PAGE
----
Clinton’s arrogance was so profound that she did not coordinate the story with Chelsea, who wrote an article for Talk in which she described where she was that day. According to Chelsea, she was on the other side of town in a friend’s apartment on Park Avenue South. She watched the events unfold on TV.
Only a fool would choose a friend, an electrician, a plumber, or an employee who displayed such nastiness and disregard for the truth. Yet Hillary Clinton is a serious contender for president.
In contrast, when told in July 1996 that the 14-year-old daughter of one of his partners had been missing in New York for three days, Romney closed down Bain Capital and asked its 30 partners and employees to fly to New York to try to find her. The girl had gone to a rave party and taken ecstasy.
“I don’t care how long it takes, we’re going to find her,” Romney told the girl’s father Robert Gay.
As a result of a massive campaign orchestrated by Romney, he was able to locate and rescue the girl when she was within a day of dying from the effects of an overdose.
If that episode — virtually ignored by the media — tells you a lot about the man and his character, so does his choice of a wife. In personality and intelligence, Ann Romney bears a striking resemblance to the widely admired subject of my book "Laura Bush: An Intimate Portrait of the First Lady."
Like Giuliani, Romney recognizes that no issue is more important than protecting the country and staying on the offense in the war on terror. But unlike Giuliani and the other leading Republican candidates, Romney’s record demonstrates that he is true to all three prongs of the conservative movement. Many conservatives don’t seem to get that. Instead, they keep looking for a new flavor of the month, only to be disappointed again and again when they learn more about their latest infatuation. Could Felons for Huckabee be next?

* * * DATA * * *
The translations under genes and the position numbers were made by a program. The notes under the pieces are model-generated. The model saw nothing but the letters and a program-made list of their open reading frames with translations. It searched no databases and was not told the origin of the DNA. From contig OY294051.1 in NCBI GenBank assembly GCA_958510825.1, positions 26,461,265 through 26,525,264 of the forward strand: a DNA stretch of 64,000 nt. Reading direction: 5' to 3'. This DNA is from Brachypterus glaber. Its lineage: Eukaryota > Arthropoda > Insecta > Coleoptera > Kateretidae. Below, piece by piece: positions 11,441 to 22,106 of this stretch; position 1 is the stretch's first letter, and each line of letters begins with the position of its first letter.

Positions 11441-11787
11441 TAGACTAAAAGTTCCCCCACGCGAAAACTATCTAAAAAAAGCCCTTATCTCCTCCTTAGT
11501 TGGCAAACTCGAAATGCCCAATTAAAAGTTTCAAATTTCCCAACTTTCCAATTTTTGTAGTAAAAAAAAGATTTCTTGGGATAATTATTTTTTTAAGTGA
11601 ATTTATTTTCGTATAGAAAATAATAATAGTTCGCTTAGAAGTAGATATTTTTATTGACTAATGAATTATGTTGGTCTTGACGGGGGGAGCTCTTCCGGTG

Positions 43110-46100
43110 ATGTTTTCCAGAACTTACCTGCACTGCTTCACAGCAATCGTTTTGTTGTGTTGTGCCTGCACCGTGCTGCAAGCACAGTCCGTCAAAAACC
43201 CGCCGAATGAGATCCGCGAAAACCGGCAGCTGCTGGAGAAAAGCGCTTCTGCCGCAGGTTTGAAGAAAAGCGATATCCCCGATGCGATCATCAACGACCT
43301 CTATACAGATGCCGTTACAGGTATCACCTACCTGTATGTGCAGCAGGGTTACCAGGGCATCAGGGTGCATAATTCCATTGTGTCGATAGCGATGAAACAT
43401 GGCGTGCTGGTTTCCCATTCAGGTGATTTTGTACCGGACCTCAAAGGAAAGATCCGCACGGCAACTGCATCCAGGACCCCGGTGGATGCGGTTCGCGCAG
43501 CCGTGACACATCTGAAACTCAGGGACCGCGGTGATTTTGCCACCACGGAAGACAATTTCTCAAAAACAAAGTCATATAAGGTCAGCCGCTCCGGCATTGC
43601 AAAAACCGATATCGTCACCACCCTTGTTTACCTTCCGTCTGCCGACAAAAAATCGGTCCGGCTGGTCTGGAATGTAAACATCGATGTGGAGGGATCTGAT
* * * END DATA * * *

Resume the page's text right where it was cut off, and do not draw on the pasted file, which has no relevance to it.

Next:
“One of the reasons I decided to endorse Romney is that I became convinced that he is the only candidate developing a credible ability to appeal to economic, social, and defense-oriented conservatives,” David Keene, president of the American Conservative Union, tells me.
Within the conservative movement, no one is more respected than Keene, who has headed the ACU since 1984. With one million members, the ACU runs the Conservative Political Action Committee’s (CPAC) annual conference in Washington and publishes an annual Rating of Congress — the gold standard for ideological assessments of members of Congress.
“Giuliani appeals to defense-oriented conservatives and can make a credible argument to some economic conservatives, but he can’t pass the giggle test with social conservatives — and doesn’t really try to do so,” says Keene. “Mike Huckabee appeals to social conservatives but has demonstrated virtually no appeal to those who focus on national defense and economic issues. Thompson may have had the potential to do what Romney is now doing, but hasn’t done so. John McCain is a hero to many national defense oriented conservatives, but he has little appeal in other quarters.”
Romney, on the other hand, has “developed into a candidate who has tried hard to appeal across these factions in the way Reagan did some decades ago,” Keene says. “Like all the others, he began with credibility issues, but as time has gone on, more and more conservatives are beginning to accept today’s Mitt Romney as the real deal rather than the caricature others are portraying.”
That is why Romney has the support of conservatives as different as Robert Bork, Paul Weyrich, former Sen. Jim Talent, Michael Novak, and Kate O’Bierne and the editors of National Review, says Keene.
“This support will broaden and deepen as more and more members of the conservative coalition realize that Romney can hold the coalition together and advance their cause better than the other candidates,” predicts Keene.
The Newsmax cover story last April called Romney “The Reagan Candidate.”
That is as true today as it was then.
By Ronald Kessler: chief Washington correspondent of Newsmax.com